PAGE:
EU Commission pitches legislation to boost repair services –

The European Commission on Wednesday (22 March) presented the final piece in a series of proposals to reduce product waste.

The proposal for a directive on common rules promoting the repair of goods aims to support the European Green Deal targets by increasing incentives for consumers to repair their products instead of replacing them, especially after the legal guarantee of a product expires.

The proposal promises to boost demand and consequently competition for repairers and reward sustainable business models.

“The proposal aims to promote repair after sale when the products become defective, to achieve consumer savings, and to boost the repair sector. The bigger picture is to achieve less waste, and less viable goods are thrown away,” said a senior EU official. 

Implications for consumers

The proposal targets obstacles such as high costs, lack of information, limited access to spare parts, and the absence of standardisation and interoperability. It also promises to simplify and render reparation services more cost-efficient. 

According to the proposal, the ‘right to repair’ for consumers extends beyond the legal guarantee period of a minimum of 2 years under EU law. Thus, consumers can be offered repair unless a replacement is less expensive. 

Producers will be obliged to inform consumers about their products and reparation services to ensure that consumers have easy access to information. In addition, a “European Repair Information Form” will allow consumers to retain any information from any repairer.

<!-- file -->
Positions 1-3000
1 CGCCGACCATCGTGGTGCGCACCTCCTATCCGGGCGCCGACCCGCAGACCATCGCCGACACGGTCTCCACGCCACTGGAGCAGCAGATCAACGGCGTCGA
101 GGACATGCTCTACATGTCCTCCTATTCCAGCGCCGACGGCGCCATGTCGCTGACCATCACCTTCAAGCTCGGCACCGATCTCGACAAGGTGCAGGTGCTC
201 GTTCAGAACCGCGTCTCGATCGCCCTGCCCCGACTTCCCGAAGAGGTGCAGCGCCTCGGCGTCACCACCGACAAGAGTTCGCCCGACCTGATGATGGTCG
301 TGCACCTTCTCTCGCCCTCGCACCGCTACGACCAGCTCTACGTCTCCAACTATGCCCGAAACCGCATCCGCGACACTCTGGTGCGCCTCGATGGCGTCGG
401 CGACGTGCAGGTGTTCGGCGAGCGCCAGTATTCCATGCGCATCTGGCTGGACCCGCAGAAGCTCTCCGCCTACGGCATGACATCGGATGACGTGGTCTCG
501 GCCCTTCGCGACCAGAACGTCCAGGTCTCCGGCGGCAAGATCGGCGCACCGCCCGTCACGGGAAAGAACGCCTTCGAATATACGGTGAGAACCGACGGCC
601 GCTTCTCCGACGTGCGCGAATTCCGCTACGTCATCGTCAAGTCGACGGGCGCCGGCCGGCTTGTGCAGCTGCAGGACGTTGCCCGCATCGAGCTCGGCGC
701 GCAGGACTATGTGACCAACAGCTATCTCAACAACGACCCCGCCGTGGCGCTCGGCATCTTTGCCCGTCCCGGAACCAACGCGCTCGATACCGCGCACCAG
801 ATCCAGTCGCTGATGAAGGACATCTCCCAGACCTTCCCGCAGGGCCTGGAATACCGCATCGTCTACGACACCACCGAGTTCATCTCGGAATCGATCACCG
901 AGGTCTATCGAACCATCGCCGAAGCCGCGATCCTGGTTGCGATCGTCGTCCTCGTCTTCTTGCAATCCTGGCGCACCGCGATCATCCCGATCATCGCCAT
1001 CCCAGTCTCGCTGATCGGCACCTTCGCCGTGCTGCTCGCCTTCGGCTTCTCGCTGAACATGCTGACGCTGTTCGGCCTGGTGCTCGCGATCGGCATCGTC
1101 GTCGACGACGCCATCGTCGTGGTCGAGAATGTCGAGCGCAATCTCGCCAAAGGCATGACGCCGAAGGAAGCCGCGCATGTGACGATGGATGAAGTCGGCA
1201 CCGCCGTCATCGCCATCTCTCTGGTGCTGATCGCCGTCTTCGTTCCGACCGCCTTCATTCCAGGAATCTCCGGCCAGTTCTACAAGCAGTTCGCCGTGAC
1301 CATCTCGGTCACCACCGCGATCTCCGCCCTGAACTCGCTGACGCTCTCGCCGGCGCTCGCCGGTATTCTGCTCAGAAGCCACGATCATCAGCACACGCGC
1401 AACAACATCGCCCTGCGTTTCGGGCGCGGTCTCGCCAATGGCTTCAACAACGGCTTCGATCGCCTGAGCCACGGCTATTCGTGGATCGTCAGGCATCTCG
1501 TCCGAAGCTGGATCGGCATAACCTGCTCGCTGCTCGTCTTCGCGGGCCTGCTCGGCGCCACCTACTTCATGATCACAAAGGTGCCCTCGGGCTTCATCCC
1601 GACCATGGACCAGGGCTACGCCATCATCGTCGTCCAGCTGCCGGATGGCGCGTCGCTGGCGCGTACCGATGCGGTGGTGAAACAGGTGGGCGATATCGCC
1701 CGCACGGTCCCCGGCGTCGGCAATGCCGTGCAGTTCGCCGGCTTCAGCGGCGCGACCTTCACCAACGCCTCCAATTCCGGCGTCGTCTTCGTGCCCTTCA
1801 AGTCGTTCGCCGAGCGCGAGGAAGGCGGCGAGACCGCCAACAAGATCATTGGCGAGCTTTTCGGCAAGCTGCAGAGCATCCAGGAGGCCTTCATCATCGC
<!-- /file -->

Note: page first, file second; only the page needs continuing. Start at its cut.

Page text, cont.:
To easily identify a suitable repairer, an online matchmaking repair platform will be introduced to display different criteria for searching by for a repairer.

“Only 20% of defective devices are currently repaired in the EU, even though the willingness of EU citizens for repair is much higher than that,” emphasised the Right to Repair shadow rapporteur for the Greens/EFA Group, Anna Cavazzini.

Implications for companies

The new obligation affects product manufacturers, not self-repair services.

“The match-making platform is a voluntary tool in which all repair sellers and independent repairers can be given access to from different…